Diagnosis and Treatment of Pain in Small Fiber Neuropathy
Small fiber neuropathy manifests in a variety of different diseases and often results in symptoms of burning pain, shooting pain, allodynia, and hyperesthesia. Diagnosis of small fiber neuropathy is determined primarily by the history and physical exam, but functional neurophysiologic testing and skin biopsy evaluation of intraepidermal nerve fiber density can provide diagnostic confirmation. Management of small fiber neuropathy depends on the underlying etiology with concurrent treatment of associated neuropathic pain. A variety of recent guidelines propose the use of antidepressants, anticonvulsants, opioids, topical therapies, and nonpharmacologic treatments as part of the overall management of neuropathic pain. Unfortunately, little data about the treatment of pain specifically in small fiber neuropathy exist because most studies combine mixed neuropathic pain syndromes in the analysis. Additional studies targeting the treatment of pain in small fiber neuropathy are needed to guide decision making.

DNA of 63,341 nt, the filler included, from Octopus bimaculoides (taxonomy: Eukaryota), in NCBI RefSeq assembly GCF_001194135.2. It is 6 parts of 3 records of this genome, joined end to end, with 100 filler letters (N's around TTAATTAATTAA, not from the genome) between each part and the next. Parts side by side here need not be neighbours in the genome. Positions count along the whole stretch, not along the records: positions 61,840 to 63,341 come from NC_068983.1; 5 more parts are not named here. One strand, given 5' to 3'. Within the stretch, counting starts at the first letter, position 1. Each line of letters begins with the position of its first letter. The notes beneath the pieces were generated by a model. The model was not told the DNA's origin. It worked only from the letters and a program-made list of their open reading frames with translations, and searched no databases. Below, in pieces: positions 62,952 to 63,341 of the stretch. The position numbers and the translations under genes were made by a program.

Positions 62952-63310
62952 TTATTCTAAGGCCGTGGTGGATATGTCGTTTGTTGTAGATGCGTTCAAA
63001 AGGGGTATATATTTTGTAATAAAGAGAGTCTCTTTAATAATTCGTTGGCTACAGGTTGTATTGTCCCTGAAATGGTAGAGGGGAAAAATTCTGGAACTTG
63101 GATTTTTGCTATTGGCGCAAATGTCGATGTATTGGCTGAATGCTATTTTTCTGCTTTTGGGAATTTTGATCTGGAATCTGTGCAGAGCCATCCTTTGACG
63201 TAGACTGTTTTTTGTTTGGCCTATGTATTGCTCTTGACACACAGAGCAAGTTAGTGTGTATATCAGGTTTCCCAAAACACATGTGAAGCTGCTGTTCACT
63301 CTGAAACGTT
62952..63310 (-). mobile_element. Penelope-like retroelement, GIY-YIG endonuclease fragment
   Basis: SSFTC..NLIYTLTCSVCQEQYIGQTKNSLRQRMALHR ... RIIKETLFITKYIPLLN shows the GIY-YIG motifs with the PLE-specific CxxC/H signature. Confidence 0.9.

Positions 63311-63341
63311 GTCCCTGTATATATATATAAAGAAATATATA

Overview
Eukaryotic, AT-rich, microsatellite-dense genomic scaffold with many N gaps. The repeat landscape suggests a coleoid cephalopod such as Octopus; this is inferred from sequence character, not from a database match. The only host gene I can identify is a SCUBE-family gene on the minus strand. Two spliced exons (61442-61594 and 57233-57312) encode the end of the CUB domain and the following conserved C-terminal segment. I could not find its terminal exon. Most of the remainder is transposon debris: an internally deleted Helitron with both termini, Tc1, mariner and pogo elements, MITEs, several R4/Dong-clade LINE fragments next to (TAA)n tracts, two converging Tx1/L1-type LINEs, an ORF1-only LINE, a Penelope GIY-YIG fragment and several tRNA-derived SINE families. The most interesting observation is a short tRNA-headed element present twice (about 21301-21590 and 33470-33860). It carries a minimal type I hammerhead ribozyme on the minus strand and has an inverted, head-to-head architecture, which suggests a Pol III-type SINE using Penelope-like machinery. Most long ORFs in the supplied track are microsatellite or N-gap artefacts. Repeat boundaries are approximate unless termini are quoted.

Peripheral neuropathy is an expanding public health problem, seen in nearly 40 million individuals in the United States . Many of these individuals will have specific damage to small myelinated and unmyelinated nerve fibers, either in isolation or in combination with injury to larger myelinated nerve fibers. There are a variety of diseases that may result in a small fiber neuropathy, including diabetes and other glucose dysregulation syndromes (eg, impaired glucose tolerance and metabolic syndrome), thyroid dysfunction, sarcoidosis, vitamin B12 deficiency, HIV, neurotoxic medications (including many chemotherapeutic agents and antiretroviral agents), celiac disease, paraneoplastic syndromes, and paraproteinemias [2•]. Despite extensive diagnostic evaluation, up to 50% of individuals with small fiber neuropathy ultimately may be given a diagnosis of “idiopathic” [3•]. Regardless of the underlying etiology, pain is a common and often problematic feature of small fiber neuropathies. Therefore, therapy is tailored toward identification and treatment of the underlying cause of the neuropathy, when possible, while simultaneously managing symptoms of pain.